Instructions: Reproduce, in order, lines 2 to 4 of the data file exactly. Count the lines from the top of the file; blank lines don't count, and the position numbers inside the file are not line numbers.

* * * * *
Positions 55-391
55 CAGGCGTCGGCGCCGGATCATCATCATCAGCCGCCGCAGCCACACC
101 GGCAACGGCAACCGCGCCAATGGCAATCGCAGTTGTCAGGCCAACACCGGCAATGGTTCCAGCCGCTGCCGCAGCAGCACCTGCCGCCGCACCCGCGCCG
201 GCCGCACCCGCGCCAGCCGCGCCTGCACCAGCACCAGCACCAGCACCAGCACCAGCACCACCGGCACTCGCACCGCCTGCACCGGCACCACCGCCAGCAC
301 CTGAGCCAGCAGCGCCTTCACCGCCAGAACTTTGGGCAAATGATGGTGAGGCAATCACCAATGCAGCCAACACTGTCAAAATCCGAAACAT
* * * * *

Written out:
55 CAGGCGTCGGCGCCGGATCATCATCATCAGCCGCCGCAGCCACACC
101 GGCAACGGCAACCGCGCCAATGGCAATCGCAGTTGTCAGGCCAACACCGGCAATGGTTCCAGCCGCTGCCGCAGCAGCACCTGCCGCCGCACCCGCGCCG
201 GCCGCACCCGCGCCAGCCGCGCCTGCACCAGCACCAGCACCAGCACCAGCACCAGCACCACCGGCACTCGCACCGCCTGCACCGGCACCACCGCCAGCAC